Replacing an instrument panel bulb

Just before the last service I had arranged for our 2001 Holden Zafira, I noticed that the odometer had gone black. While it looked like some sort of LED dot matrix display, after some investigation with a torch (and comparing the other displays) it seemed to be some sort of backlit LCD panel. I asked for the people doing the service to have a look at it for me. They rang after they had done the normal service and told me the bulb could be replaced, and the bulb was only a few dollars, but it would cost me $150 to do the job. This was because the whole dashboard would need to be removed just to get to the bulb. So I decided there and then, I would get them to supply the bulb and have a go myself.

Well, after a few false starts (mainly around getting the radio out, but also I struggled to one screw that preventing me removing the dash), I managed to fix this a few weekends ago. It was quite rewarding to do this, as these days I tend to get my cars fully serviced at the dealer service centres. I also thought that there was some really nice engineering in how all the modules were designed to fit together.

Anyway if you have a Zafira, which is basically a pregnant Astra, you might find the photo diary I recorded here useful. (BTW for those that are interested the Holden Zafira is assembled in Thailand, but it is basically the same design as the GM Vauxhall Opel that is built in Belgium)

The working odometer

Toy Wooden Sword Construction from a pro!

Shield and two swords
My youngest son has for a long time had a fascination with all things to do with combat. Most of his make-believe time is concerned with sword-wielding warriors or gun-toting aliens. A few times we supplied him with plastic armaments that are available in two dollar shops and even your quality toy store. However at hour place, these never last more than a few tournaments. Also, swords seem to be about 1/4 scale – not much fun for real play fighting. So a few birthdays ago under cover of darkness, I spent a few evenings putting together a sword and shield. It certainly has stood up to the rigours of combat , as well as impressing a few other kids and their dads. After a bit of a lull on the battlefront, the son has renewed interest of late – however having only one sword has meant his combatants have been at a disadvantage, often having to use regular sticks or cardboard rolls for their weapon. Also, because these inferior weapons don’t have guard or hilt, the other party often gets a good whack on their hand – mum was the latest casualty. I succumbed to the pressure this weekend, and below is a bit of a photo log of the construction of a second sword.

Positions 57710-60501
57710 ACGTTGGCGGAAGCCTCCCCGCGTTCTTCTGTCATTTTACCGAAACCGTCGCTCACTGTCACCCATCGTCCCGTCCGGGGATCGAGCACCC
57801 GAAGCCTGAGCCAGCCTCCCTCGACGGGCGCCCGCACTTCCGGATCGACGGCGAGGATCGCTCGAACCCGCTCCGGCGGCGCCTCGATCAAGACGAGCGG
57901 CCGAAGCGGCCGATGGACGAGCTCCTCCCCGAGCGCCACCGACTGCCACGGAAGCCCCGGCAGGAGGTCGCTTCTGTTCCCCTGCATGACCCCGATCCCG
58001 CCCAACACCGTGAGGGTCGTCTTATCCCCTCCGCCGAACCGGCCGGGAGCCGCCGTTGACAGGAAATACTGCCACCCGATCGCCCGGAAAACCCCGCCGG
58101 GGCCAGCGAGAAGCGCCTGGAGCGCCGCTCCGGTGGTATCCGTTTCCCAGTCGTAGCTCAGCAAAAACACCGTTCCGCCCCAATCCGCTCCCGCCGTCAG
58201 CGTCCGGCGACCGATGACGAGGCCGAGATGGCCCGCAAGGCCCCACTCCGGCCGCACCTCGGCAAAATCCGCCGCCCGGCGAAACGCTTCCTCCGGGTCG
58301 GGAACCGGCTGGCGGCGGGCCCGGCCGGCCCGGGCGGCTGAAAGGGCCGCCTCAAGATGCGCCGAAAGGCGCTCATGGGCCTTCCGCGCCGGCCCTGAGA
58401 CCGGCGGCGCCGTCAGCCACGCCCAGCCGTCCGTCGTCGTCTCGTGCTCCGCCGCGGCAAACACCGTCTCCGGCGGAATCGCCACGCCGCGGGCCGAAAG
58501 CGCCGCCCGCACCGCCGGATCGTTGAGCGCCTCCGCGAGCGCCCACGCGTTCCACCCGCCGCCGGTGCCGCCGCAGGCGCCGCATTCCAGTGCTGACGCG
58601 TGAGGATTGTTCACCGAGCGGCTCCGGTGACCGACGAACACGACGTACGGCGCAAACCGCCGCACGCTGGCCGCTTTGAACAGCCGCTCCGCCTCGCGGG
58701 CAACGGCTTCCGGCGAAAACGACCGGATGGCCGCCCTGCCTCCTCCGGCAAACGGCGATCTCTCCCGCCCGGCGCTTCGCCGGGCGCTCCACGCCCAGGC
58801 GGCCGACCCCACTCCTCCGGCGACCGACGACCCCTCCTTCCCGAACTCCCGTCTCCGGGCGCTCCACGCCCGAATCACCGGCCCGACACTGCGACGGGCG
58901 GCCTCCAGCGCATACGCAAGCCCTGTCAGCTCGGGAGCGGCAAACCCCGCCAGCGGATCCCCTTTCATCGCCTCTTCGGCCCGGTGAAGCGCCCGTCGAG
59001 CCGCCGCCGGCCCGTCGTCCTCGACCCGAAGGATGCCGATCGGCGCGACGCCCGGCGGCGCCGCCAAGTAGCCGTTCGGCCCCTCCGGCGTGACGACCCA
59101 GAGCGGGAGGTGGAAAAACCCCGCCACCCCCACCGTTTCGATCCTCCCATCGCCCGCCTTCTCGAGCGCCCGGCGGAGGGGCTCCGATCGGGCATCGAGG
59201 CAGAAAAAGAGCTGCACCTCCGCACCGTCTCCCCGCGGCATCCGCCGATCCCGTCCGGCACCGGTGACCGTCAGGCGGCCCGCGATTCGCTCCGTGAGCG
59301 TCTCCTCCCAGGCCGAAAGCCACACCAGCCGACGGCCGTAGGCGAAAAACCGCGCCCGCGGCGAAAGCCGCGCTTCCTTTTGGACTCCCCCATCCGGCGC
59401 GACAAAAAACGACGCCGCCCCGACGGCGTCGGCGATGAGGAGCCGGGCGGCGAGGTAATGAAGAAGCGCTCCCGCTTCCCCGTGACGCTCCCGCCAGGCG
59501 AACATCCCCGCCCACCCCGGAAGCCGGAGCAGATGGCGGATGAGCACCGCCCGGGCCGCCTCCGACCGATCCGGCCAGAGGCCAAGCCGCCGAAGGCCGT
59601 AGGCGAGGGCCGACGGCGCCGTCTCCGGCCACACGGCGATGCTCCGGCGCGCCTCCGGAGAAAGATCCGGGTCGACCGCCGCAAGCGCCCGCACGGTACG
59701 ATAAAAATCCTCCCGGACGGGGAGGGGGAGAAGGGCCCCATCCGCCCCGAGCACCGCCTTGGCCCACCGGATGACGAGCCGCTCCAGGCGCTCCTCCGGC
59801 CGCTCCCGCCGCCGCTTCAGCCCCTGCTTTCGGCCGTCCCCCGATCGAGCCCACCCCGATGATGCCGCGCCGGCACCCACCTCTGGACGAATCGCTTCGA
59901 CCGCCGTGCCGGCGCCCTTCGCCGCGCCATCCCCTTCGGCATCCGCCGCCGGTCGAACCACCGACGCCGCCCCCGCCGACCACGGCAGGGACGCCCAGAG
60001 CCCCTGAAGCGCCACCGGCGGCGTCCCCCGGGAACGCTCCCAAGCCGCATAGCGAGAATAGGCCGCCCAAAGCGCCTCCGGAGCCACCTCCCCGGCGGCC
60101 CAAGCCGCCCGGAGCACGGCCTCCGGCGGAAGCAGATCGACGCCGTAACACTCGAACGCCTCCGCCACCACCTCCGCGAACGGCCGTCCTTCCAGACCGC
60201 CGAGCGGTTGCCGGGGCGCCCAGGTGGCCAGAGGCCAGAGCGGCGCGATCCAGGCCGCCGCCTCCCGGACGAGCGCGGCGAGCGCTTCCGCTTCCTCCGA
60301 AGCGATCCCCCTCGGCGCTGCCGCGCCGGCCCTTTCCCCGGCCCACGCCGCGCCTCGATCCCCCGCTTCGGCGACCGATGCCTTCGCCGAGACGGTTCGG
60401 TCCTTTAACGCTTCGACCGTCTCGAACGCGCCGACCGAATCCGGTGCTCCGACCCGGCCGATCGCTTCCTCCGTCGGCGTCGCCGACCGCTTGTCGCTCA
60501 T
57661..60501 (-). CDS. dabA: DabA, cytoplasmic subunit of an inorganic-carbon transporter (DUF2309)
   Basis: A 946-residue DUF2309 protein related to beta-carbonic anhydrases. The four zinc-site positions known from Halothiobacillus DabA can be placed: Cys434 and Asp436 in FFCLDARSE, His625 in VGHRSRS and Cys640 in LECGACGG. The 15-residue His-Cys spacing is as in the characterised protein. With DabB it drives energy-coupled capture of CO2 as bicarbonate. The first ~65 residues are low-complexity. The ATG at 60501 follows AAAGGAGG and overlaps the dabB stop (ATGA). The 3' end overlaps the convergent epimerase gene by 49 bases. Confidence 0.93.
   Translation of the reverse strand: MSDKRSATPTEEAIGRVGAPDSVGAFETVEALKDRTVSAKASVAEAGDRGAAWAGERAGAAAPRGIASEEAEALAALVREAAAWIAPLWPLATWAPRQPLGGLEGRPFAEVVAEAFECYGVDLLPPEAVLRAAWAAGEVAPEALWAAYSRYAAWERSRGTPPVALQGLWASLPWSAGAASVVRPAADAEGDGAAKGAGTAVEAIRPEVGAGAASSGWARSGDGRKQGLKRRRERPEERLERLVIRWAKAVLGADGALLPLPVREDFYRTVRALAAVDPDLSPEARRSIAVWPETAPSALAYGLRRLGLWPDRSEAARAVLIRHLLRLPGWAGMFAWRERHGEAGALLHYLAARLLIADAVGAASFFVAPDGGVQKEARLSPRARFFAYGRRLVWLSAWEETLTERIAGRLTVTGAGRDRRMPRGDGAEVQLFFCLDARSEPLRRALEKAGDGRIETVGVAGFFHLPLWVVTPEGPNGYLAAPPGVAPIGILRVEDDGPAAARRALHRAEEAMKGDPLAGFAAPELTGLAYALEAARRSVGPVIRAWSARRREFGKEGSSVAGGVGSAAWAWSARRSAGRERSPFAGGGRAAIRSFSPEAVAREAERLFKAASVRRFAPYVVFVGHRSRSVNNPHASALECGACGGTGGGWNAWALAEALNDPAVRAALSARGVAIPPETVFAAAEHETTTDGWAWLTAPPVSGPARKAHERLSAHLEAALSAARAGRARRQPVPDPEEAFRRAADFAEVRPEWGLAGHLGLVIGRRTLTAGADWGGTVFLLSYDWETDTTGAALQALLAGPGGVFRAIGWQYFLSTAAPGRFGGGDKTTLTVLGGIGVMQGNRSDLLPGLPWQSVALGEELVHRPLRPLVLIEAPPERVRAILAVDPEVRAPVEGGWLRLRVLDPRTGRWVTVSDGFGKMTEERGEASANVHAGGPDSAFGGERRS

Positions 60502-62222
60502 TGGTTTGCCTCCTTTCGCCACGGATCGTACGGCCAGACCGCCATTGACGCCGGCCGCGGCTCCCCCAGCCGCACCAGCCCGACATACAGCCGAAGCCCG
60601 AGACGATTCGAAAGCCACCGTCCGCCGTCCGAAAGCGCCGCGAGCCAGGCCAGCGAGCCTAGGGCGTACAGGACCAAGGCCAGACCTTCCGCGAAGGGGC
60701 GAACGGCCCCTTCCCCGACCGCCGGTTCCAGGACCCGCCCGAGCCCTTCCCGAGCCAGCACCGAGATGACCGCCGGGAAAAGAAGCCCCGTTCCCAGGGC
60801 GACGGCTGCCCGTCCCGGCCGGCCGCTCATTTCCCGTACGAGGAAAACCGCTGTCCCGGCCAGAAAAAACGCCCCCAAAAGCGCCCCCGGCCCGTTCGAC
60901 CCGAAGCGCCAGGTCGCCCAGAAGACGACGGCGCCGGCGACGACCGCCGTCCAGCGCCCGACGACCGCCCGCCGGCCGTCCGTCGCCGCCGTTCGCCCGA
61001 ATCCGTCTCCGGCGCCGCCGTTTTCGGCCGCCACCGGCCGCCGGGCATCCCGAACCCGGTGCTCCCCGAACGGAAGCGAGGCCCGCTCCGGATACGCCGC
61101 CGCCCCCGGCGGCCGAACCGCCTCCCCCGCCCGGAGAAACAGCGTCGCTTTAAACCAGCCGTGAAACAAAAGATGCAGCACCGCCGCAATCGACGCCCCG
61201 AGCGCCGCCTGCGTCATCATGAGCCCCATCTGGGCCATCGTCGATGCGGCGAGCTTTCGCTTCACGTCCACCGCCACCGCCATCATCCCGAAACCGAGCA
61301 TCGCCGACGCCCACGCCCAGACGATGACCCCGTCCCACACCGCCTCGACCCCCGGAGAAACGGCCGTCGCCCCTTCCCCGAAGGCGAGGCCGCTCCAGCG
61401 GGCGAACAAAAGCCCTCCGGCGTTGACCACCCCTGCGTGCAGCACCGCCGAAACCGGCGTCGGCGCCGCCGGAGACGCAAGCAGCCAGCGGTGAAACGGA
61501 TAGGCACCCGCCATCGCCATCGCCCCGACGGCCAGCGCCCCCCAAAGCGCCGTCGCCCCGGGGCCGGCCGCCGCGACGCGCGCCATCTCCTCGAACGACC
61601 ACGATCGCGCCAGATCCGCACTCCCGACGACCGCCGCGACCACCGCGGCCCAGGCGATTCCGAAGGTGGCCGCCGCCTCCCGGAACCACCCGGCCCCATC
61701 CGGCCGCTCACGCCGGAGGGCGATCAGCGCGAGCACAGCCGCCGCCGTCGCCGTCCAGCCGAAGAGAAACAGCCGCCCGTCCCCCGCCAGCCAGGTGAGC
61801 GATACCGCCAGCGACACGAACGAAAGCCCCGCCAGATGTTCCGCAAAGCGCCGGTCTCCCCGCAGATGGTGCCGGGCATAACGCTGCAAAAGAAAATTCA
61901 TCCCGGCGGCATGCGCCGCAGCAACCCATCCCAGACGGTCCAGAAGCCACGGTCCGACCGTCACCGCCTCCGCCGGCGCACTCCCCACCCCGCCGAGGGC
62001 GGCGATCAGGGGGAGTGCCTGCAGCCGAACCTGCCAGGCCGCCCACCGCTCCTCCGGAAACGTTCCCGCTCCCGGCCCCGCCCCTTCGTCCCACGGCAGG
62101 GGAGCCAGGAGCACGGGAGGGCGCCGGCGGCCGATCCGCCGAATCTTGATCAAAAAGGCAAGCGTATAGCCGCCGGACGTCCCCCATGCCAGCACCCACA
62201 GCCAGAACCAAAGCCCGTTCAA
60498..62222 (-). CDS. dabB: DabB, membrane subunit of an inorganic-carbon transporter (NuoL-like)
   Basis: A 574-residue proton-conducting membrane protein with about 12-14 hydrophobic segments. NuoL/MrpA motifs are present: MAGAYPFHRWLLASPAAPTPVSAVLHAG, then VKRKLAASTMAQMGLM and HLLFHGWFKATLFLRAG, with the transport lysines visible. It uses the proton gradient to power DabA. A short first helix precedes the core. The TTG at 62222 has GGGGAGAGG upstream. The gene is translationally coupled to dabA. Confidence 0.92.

Basically, it is constructed from standard plywood, 5 ply 12mm for the sword base, and some 3 ply 7mm to add some strength and thickness for the hilt and handle. You will need some construction glue to laminate the pieces together. Tools are just a jigsaw, an angle grinder with a flap wheel (to tidy up the edges) and a rotary tool with grinding wheel (to do finer smoothing) and a possibly a ball cutter to make the fullers (or “blood grooves”).

Any way, basically this might be something to make for your kids for Christmas – hopefully it might even last a little while and become a family heirloom!

Base sword and template

I made a template in Inkscape and traced this onto the 5 ply.

Hilt Sandwich

Make another two hilts from the 3 ply and glue, sandwich and clamp these. You can also screw them – I used chipboard screws with a square drive for good effect.

Finishing tools

You will want to use grinder with a flap wheel and a rotary tool for finishing it off

Ready for battle (or at least painting)

After adding the blood groove and sanding it smooth all over it is ready for painting

Back of shield

The shield is also made from 3 ply. I cut up an old belt and used brass screws and nuts and a large washer to make the handles.